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The Center for Native Grasslands Management

Title: Establishing Native Warm-Season Grasses in Pennsylvania Through the USDA Conservation Reserve Enhancement Program
Year: 2005
Author(s): Isaacs, B., Klinger, S. C.
Source Title: Proceedings of the 4th Eastern Native Grass Symposium
Source Type: Proceedings
pages: 213-216
Original Publication:  
Abstract: Pennsylvania state agencies and NGOs recognized that in addition to buffer practices, large acreages of HEL cropland would have to be put into permanent vegetative cover in order to significantly improve water quality and also wildlife habitat for some species, particularly ground nesting, grassland-dependent wildlife. The Pennsylvania Game Commission (PGC)recommended that one-fourth to one-third of the HEL cropland enrolled and seeded to permanent vegetative cover be established in native warm-season grasses to increase the diversity of grassland habitat. The DEP also recognized that native warm-season grasses would require less application of nutrients both for establishment and maintenance. Less nutrients applied meant less chance for excess nutrients to wind up in surface and ground water.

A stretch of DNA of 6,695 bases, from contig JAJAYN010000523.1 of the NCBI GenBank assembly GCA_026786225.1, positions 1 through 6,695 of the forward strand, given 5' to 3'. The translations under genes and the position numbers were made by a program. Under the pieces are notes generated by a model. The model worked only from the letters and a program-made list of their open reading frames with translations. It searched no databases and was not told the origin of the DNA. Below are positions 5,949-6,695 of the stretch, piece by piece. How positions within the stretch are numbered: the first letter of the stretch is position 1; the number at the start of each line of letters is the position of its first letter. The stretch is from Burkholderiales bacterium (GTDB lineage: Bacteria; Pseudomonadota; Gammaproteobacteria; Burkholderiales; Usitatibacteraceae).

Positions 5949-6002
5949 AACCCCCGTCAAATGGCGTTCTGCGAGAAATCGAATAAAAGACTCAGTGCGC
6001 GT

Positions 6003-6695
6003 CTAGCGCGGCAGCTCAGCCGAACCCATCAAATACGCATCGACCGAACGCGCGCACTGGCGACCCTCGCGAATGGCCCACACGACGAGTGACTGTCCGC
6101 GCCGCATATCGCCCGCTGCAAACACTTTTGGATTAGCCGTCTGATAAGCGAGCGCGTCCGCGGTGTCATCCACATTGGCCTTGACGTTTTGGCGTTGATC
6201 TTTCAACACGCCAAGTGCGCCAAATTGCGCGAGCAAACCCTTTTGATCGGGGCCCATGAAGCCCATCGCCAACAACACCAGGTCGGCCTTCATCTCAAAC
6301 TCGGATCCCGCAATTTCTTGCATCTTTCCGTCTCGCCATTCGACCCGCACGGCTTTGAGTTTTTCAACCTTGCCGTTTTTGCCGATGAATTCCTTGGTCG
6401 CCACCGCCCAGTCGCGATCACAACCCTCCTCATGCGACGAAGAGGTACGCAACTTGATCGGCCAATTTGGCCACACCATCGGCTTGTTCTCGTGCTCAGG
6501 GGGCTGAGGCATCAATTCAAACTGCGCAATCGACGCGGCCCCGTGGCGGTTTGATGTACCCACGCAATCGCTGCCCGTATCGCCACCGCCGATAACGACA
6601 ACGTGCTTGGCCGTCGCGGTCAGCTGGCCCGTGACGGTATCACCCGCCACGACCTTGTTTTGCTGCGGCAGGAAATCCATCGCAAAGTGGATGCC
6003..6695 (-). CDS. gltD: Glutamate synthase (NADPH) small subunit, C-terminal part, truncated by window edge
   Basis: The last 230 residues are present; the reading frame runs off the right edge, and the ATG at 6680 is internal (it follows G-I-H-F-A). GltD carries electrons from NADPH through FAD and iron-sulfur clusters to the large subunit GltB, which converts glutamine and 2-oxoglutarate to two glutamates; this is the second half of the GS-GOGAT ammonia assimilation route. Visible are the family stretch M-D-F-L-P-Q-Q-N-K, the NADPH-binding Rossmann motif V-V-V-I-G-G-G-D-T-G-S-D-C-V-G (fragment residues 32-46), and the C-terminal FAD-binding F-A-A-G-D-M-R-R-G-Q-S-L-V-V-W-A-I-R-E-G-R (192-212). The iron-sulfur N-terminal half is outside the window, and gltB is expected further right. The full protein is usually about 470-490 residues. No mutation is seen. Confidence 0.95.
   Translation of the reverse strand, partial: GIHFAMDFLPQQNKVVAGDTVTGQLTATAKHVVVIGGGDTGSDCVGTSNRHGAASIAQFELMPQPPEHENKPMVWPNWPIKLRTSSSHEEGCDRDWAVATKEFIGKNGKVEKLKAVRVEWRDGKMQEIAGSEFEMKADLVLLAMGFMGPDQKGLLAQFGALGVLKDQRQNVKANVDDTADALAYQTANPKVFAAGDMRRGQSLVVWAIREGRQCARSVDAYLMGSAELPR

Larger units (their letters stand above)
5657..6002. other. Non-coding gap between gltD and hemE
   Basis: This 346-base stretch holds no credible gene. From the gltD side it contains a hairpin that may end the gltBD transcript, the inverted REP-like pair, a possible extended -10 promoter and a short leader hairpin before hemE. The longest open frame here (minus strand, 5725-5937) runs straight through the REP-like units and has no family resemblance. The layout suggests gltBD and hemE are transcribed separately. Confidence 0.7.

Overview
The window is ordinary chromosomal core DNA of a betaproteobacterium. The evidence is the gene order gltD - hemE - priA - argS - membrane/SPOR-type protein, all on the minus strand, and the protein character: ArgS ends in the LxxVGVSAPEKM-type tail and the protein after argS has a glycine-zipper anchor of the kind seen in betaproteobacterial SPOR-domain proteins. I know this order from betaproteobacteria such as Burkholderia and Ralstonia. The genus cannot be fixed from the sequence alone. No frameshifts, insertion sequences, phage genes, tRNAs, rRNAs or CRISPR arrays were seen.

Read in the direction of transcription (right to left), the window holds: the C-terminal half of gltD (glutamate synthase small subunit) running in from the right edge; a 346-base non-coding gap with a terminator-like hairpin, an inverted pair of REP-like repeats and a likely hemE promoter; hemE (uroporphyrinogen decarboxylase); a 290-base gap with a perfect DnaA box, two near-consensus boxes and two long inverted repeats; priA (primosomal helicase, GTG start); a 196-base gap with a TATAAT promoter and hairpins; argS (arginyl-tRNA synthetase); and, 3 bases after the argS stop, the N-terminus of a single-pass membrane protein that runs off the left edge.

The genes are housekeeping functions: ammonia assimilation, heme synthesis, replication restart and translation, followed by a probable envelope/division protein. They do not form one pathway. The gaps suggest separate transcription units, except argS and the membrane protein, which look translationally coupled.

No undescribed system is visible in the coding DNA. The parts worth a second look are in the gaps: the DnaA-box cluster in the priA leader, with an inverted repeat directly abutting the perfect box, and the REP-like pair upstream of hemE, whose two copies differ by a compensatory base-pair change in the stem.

Publisher: The University of Kentucky Department of Forestry, Lexington, Kentucky
Editor(s): T. G. Barnes